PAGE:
once you have a real project you can design and develop it with plans, sections and elevations. some clients can not visualise so built them a model. more real this way and architectural drawings are standartized for centuries for a good reason. same method is used world over. you might not speak the same language of your counterpart but your architectural drawings will be understood. i don't want to see hyper real 3d pictures of the work. sometime few surprises makes the work all the livelier and opens doors for unplanned moves.
i wish i could draw good quick perspectives. it gets better when i do it for few weeks, then i stop and i am back to stick figures.
i don't think i'll be technicaly ready if the standart method of arch. drawings change to 3d diagrams, if it does, i'll be hiring my first ever employee.
in real projects, end result is the king. one should get there whatever means necessary and it is most of the time two dimensional diagrams that show the intent, quantity, method and limitations, in a set of documents easily understood by trades people and governing authority.
so far using autocad for 5 years, i haven't draw anything different than what i was drawing with pencil or pen. and my command vocabulary in acad is around 20 commands.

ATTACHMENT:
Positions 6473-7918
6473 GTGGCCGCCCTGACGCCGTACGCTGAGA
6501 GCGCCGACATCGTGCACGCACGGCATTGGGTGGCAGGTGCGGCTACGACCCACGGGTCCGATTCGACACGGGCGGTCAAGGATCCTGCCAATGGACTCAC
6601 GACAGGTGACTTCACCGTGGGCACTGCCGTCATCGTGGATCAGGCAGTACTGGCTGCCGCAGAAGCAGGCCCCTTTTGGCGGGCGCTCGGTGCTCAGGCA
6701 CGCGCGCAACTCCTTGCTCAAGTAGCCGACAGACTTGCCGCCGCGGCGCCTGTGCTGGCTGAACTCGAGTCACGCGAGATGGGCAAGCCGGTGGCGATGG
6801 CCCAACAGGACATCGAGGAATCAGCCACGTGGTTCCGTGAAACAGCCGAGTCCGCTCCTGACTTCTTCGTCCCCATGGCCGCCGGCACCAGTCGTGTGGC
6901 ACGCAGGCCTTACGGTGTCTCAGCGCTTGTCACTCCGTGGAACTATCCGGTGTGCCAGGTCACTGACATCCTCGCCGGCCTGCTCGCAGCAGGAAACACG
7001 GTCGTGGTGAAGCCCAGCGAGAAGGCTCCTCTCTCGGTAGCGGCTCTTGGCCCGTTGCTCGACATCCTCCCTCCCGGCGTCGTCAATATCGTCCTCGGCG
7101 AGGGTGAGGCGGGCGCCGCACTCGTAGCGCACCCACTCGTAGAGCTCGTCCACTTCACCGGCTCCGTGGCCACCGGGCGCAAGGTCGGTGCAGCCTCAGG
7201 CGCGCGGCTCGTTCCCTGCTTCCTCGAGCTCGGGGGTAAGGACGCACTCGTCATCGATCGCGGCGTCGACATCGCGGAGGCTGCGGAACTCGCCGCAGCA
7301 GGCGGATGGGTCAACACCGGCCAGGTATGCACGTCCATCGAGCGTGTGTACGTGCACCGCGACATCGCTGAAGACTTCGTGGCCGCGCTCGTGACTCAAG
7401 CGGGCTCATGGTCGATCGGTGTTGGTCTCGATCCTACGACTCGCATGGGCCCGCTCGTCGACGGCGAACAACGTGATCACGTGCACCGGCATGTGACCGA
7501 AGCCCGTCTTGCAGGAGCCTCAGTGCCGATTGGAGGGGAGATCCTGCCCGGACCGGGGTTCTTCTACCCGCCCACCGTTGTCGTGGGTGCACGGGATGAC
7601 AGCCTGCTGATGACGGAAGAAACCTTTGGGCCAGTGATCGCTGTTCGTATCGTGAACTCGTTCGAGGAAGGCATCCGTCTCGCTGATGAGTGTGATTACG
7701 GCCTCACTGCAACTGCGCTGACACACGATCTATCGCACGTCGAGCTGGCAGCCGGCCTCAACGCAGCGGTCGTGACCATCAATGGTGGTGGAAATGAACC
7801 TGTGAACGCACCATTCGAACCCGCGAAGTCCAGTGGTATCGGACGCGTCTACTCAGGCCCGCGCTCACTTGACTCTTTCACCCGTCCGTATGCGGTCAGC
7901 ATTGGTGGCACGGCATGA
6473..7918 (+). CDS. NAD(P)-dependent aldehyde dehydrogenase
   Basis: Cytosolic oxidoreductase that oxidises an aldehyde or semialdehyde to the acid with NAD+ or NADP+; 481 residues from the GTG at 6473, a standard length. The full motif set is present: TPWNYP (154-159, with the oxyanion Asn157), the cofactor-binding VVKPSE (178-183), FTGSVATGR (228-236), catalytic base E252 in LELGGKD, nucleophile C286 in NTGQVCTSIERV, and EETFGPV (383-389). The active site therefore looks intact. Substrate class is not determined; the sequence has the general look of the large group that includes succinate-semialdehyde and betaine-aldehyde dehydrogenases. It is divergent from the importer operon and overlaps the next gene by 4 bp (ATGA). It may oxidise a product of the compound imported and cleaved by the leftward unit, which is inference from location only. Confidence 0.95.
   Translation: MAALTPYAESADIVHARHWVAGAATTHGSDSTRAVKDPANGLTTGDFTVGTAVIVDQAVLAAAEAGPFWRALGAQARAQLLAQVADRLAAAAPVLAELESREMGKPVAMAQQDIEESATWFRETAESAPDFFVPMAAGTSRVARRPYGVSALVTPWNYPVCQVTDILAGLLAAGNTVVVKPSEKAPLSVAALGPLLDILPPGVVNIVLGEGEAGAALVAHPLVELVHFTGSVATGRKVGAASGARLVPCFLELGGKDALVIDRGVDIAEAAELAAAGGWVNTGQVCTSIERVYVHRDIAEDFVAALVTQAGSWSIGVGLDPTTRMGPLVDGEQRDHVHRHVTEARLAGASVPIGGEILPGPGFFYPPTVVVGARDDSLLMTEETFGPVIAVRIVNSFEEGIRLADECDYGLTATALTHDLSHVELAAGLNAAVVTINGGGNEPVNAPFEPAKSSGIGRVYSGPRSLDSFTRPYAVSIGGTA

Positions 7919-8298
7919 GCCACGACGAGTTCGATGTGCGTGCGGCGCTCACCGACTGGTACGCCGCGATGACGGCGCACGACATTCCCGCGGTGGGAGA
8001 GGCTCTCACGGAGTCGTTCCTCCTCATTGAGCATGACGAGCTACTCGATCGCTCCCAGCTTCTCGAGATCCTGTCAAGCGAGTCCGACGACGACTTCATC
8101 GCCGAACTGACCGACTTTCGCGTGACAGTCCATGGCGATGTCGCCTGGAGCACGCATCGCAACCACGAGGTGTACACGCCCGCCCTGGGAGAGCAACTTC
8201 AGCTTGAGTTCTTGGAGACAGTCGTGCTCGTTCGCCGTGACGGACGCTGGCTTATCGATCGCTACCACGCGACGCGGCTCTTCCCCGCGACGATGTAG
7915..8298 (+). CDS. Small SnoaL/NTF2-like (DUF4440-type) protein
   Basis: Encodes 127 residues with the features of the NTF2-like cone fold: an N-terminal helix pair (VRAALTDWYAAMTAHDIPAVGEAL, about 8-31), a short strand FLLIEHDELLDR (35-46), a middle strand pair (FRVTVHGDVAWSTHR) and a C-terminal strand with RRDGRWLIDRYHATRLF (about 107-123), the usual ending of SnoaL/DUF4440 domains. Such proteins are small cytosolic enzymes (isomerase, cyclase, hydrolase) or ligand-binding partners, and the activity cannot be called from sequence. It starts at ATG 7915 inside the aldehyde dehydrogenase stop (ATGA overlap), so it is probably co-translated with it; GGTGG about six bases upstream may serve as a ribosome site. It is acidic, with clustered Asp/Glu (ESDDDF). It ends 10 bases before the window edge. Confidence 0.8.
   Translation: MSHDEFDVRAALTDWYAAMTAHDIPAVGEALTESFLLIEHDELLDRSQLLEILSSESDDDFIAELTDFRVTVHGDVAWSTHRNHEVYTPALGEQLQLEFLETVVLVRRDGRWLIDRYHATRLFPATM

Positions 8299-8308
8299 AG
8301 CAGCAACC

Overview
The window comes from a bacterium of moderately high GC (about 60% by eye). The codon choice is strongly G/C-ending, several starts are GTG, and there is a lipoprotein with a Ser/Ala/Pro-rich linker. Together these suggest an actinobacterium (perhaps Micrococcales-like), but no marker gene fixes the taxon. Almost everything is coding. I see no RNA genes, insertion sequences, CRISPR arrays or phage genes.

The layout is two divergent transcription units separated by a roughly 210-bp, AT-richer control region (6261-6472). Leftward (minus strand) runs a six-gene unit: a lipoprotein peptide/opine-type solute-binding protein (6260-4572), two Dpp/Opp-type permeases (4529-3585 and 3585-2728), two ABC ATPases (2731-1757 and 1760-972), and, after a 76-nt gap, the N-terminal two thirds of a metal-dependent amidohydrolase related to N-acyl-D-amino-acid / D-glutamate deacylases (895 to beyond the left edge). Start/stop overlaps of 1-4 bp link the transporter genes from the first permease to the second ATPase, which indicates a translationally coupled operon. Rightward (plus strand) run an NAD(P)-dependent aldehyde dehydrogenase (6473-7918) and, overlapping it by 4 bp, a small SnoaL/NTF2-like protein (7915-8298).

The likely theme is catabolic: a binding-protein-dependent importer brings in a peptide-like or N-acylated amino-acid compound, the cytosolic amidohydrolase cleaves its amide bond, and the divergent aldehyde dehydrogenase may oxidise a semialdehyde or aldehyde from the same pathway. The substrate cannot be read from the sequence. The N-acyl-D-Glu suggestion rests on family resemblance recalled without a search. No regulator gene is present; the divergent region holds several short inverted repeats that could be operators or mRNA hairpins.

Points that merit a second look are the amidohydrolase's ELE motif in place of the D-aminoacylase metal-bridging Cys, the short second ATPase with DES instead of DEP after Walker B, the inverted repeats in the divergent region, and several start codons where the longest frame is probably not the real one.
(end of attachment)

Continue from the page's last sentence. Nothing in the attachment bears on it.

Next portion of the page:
i've completed a dozen or so buildings with my limited knowledge of electronic medium. it is really good for getting prints, making adjustments and mobility it provides in terms of taking your work in a disk and keep working on it wherever.
sometimes you make important drawings on a pice of wood with a broken piece of gypsium board.
if you want to explore ideas, other tools are also available ; conversations, writing, reading and occasional hashish smoking (weed in california).
No! thank you!
. . . . .
I don't understand about slowness though. I have seen projects benefit from "massaging" - to a point. Too much massaging and the thing either turns into a ball of goo or reverts to square one again.
I'd offer that there is a slowness in gaining the skill necessary to make a perfect gesture - but the gesture can happen in an instant.
I love LTL and D+S style. Apparently it's drawn in CAD, then plotter, traced, scanned and manipulated. There are some decent looking faking programs for Rhino and 3DS.
Dazed and Confused is on the money and often a genius.
If it takes you 20 years to come up with a perfect gesture for a project, you chose the wrong career. As much as you religious art zealots would like to argue that art is one of kind field that produces magically and spiritually, let me burst your bubble for you...
rate of production is the measurement of success in any field in which an object is the final outcome of thought. the more artistic you are the more perfrect gesture you can create per hour, if you need 400 books of theory, a graduate degree, 9000 sketches, and a zillion oppurtunties to come up with the perfect gesture - YOU SUCK! you should've been an accountant or cashier.
Hasselhoff try the Ink and Paint texture map in 3D max, or convert 3DS images to the squigly extended lines in Sketch-Up and import back into Max, pretty sweet effects, more or less the same effect at LTL and D+S.